Many modern Jews are searching for a way back to their religious roots-and a better understanding of their Jewish identity. In Fragile Branches, James R. Ross blazes a path into the heart of the Jewish experience, raising provocative questions about what it means to be Jewish in today's world. As he describes isolated Jewish communities in India, Peru, Brazil, and other unexpected countries, a vivid picture of contemporary Jewish life emerges, offering new perspectives on ancient precepts, thoughts, and rituals-and helping readers reexamine their own relationship with tradition.
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Fragile Branches: Travels Through the Jewish Diaspora is James R. Ross's account of his journeys among the world's most far-flung Jewish communities in countries including Uganda, India, Peru, and Brazil. Ross's accounts of the ways that each community discovered Judaism, and the ways that geographical isolation allows for both preservation and evolution of Jewish traditions, demonstrate a sophisticated grasp of theology and anthropology. His vivid anecdotal style (which grips the reader from the book's first scene--set "inside the gates of a small Jewish cemetery in Parintins, a dusty island town between the banks of the Amazon River") is that of a skilled literary journalist. Fragile Branches is not merely picturesque, however. Its concise introduction establishes the political and moral stakes of Ross's travelogues. Despite Israel's law of return (which permits immigration of anyone with one Jewish parent or grandparent), Ross notes that "Indians, Peruvians, and black Africans who practice Judaism face bureaucratic barriers and long delays from political and religious officials." Ross believes such harassment is unconscionable, considering that many of the Jews he visited have "sacrificed their jobs, friends, and even their families in their struggle to become Jews." In Fragile Branches Ross forcefully argues for the integrity of his subjects' religious identity, and against parochial notions of Judaism that would exclude them. "These disparate communities are searching for their places in the world. How we ... respond to them is nothing less than a reflection of how we look at ourselves." --Michael Joseph GrossAbout the Author:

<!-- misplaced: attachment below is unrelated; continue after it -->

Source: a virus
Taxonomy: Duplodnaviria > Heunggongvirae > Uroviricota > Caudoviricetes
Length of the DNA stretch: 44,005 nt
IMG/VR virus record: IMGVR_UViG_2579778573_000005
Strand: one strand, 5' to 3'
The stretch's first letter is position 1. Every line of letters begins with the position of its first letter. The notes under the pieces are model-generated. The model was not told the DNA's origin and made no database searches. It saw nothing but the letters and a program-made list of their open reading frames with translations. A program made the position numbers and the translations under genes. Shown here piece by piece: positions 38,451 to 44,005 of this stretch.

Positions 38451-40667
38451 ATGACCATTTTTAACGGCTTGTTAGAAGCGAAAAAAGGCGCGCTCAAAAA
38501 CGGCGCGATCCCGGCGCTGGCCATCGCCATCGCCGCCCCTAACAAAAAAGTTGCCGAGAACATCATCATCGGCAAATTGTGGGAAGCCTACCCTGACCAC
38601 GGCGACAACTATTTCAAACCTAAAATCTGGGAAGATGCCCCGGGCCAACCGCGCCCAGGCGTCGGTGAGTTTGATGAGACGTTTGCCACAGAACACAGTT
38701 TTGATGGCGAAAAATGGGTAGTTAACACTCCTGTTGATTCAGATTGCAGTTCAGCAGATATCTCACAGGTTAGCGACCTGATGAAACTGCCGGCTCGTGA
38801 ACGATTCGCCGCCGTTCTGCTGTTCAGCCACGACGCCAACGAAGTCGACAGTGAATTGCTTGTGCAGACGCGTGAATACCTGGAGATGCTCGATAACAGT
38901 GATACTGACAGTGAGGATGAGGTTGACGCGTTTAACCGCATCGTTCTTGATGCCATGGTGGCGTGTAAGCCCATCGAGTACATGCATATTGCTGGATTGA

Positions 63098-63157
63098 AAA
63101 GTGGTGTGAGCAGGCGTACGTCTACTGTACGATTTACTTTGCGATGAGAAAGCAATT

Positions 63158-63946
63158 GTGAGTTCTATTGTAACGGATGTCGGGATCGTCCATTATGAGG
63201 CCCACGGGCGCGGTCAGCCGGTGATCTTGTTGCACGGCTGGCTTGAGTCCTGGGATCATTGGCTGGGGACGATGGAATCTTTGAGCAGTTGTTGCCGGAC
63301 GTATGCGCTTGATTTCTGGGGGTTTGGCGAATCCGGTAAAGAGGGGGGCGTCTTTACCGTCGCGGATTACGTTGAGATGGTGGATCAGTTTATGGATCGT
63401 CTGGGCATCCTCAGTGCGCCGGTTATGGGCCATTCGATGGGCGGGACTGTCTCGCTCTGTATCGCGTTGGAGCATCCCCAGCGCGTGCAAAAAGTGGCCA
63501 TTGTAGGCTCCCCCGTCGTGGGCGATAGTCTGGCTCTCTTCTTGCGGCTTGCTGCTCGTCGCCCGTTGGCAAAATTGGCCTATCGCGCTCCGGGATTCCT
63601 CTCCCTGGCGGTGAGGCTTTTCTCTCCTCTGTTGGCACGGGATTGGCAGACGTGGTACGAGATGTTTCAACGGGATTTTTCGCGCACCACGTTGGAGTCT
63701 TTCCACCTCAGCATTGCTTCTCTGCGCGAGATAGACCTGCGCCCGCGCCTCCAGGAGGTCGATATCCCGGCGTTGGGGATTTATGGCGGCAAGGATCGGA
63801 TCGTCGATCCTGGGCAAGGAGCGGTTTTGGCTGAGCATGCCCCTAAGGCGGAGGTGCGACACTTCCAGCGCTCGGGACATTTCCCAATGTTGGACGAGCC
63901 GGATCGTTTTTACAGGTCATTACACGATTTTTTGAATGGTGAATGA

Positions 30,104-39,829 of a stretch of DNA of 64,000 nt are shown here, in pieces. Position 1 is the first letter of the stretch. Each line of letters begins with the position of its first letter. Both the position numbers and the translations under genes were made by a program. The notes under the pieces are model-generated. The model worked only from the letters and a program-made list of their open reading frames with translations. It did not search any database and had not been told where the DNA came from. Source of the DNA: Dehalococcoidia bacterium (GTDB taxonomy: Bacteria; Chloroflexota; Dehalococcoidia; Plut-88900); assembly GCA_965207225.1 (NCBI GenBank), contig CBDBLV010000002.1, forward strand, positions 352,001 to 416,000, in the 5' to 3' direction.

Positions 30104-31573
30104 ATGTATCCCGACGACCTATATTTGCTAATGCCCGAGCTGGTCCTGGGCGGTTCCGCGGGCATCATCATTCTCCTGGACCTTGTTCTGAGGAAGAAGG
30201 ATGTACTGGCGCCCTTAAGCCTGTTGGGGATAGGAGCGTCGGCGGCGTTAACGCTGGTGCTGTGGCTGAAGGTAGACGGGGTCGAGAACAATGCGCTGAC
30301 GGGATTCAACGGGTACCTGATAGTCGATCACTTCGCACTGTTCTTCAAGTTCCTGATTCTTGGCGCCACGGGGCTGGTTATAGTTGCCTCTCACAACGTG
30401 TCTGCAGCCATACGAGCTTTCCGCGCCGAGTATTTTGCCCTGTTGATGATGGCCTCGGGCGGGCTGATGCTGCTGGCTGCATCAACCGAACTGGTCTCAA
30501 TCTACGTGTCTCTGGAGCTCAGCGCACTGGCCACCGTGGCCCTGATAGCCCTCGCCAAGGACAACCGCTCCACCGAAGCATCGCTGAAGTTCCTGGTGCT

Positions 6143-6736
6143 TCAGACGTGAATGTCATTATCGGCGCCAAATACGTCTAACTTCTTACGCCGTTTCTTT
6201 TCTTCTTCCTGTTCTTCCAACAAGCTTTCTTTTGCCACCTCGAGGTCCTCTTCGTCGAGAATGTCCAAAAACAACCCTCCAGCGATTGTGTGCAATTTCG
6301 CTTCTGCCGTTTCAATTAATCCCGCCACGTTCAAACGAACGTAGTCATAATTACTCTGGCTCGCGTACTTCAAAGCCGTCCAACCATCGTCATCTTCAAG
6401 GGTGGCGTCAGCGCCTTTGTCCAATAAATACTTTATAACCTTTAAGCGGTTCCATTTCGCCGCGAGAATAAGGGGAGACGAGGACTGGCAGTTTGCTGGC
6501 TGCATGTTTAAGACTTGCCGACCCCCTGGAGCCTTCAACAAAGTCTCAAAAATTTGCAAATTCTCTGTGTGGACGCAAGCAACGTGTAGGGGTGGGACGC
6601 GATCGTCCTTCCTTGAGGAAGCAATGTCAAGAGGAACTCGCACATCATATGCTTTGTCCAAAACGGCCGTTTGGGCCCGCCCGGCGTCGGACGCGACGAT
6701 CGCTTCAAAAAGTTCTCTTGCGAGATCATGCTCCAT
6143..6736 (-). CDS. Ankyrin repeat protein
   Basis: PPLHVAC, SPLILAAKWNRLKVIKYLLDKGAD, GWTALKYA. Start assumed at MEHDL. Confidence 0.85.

James R. Ross is the chair of the Jewish Studies program and an associate professor and acting director at the School of Journalism at Northeastern University in Boston, where he organizes an annual conference celebrating the arts of diaspora Jewish communities.
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Book Description Diane Pub Co, 2000. Hardcover. Book Condition: New. book. Bookseller Inventory # M0756760208
Book Description Diane Pub Co, 2000. Hardcover. Book Condition: New. Bookseller Inventory # DADAX0756760208
Book Description Diane Pub Co, 2000. Hardcover. Book Condition: New. Never used!. Bookseller Inventory # P110756760208
Book Description Diane Pub Co, 2000. Hardcover. Book Condition: Brand New. 1st printing edition. 229 pages. 8.20x5.70x1.20 inches. In Stock. Bookseller Inventory # 0756760208